Review: Pageant

4 star rating
A glitzy, slick endeavour which embodies enough comedy to make for a fun and appealingly entertaining evening.
Pageant at the London Irish Centre

Image: The Flash Point Group

Closes here: Friday 25 August 2017


Bill Russell and Frank Kelly

Robert Longbottom (original concept)

Albert Evans

Bill Russell and Frank Kelly

Bill Russell


Miles Western - Frankie Cavilier

Alex Anstey - Miss Great Plains

Kevin Grogan - Miss West Coast

Nic Chiappetta - Miss Industrial North East

Jonni Gatenby - Miss Texas

John McManus - Miss Bible Belt

Adam O'Shea - Miss Deep South

Additional voiceovers - Jesica Pardoe, Lauren Natasha Hall, Ella Stewart, Katy Richardson


Pageant is a musical comedy about the world of beauty pageants - where six hopeful contestants battle to win the coveted title of 'Miss Glamouresse'.

But this is no ordinary pageant: all of the 'girls' are played by men.

With catchy songs, outrageous costumes and hilarious dialogue, the contestants compete in rounds including talent, spokesperson, ball gowns and swimsuits.

Finally, their fate rests with a panel of judges selected from the audience.

Who will it be?

ActDrop reviews

Peter Brown

Friday 11 August 2017
Review star rating image for 3 stars

Playing as part of this year's Camden Fringe, 'Pageant' is a comedic musical which gently lampoons American beauty contests.

Now I'm certainly no aficionado or devotee of beauty pageants, but the format is pretty-much instantly recognisable and thus comprehensible for most people, I would think.

Here, the contestants have been selected via preliminary rounds of competition and now face the daunting task of competing in the final stage where one of their number will be crowned as 'Miss Glamouresse', a title which derives from the sponsoring company.

Each contestant has already earned their own title through regional competitions, so they go by names such as 'Miss Bible Belt', 'Miss Great Plains' and the like.

Now there's one marked departure from the usual beauty pageant format - the girls are all played by men - so, essentially, this is a drag version of a pageant.

That on its own doesn't quite guarantee a riotously funny evening - and it doesn't really ever get to those dizzying comedic heights, even if there are many genuinely laugh-out-loud moments.

The show itself is hardly new - in fact, it's now over a quarter of a century old.

And its age does show a little here and there because some of the situations and jokes feel a little well-worn or even tamely mild - a little judicious updating might provide some bigger laughs here and there, especially in the second half which felt like the runner-up in the comedy department.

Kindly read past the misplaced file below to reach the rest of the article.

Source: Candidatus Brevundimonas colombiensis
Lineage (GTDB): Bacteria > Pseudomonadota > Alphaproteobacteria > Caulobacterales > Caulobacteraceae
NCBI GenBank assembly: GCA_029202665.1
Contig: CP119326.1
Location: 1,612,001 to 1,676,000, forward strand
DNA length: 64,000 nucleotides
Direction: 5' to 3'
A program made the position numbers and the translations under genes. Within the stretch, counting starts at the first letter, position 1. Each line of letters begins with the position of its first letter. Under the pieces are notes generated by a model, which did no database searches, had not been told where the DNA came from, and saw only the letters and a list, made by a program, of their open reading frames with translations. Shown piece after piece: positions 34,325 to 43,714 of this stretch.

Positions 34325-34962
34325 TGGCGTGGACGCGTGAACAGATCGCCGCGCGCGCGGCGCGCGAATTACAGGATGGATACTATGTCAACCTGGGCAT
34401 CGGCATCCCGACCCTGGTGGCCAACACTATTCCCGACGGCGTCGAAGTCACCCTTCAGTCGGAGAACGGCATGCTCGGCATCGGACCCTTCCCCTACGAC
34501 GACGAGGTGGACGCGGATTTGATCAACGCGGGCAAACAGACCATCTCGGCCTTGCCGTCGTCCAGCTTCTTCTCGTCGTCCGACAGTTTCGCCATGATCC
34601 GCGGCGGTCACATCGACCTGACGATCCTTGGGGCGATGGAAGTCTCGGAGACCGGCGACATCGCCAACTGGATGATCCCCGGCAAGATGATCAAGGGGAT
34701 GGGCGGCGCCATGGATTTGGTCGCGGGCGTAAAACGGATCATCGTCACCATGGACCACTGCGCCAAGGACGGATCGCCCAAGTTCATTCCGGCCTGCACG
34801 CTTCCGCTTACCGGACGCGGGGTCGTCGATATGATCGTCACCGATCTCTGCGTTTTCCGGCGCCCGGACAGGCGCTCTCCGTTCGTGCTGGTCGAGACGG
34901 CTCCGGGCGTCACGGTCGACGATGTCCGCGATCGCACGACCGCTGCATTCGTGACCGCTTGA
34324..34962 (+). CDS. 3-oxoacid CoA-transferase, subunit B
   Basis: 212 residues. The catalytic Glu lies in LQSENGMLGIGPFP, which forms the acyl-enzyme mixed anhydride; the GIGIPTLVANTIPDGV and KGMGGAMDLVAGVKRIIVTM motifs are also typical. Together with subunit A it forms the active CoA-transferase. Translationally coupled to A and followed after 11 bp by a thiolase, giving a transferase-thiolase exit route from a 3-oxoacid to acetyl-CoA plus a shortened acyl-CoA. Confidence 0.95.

On the other hand, the show is a kind of homage to a particular type of event from a particular era and, given that fact, tinkering with it too much might just spoil the overall effect.

Even so, there were times when the comedy felt it needed something of a boost.

If you've ever attended a drag show, you may expect considerable amounts of innuendo at the very least, and even perhaps more than a smidgen of smutty banter.

Well, you'll be largely disappointed because there is very little here in the way of that rather raw, deliberately vulgar humour which you might find in pub drag acts, for example.

The host for the show is the smooth-talking, all-round entertainer Frankie Cavilier, slickly and impressively played by the hugely talented Miles Western who nails the part pretty-well perfectly.

His job is to introduce the 'girls' and generally move events along, but he also provides fine, almost effortless vocals in the set-pieces with the girls as they are first introduced and then face sections where they appear in swimsuits, ballgowns or undertake individual tasks.

The 'girls' deal with the quick-fire costume changes with considerable aplomb, project well-differentiated characters, each with their own distinctive comedic mannerism and qualities, and the company singing of the well-composed songs is good, and exceptional in some cases.

Bill Russell directs here, and he should know what he is doing because he's directed it on numerous occasions already and also happens to be the co-author of the book and lyrics.

His experience of knowing just what the show should be is evident right from the opening number, and the result is a glitzy, slick endeavour which embodies enough comedy to make for a fun and appealingly entertaining evening.

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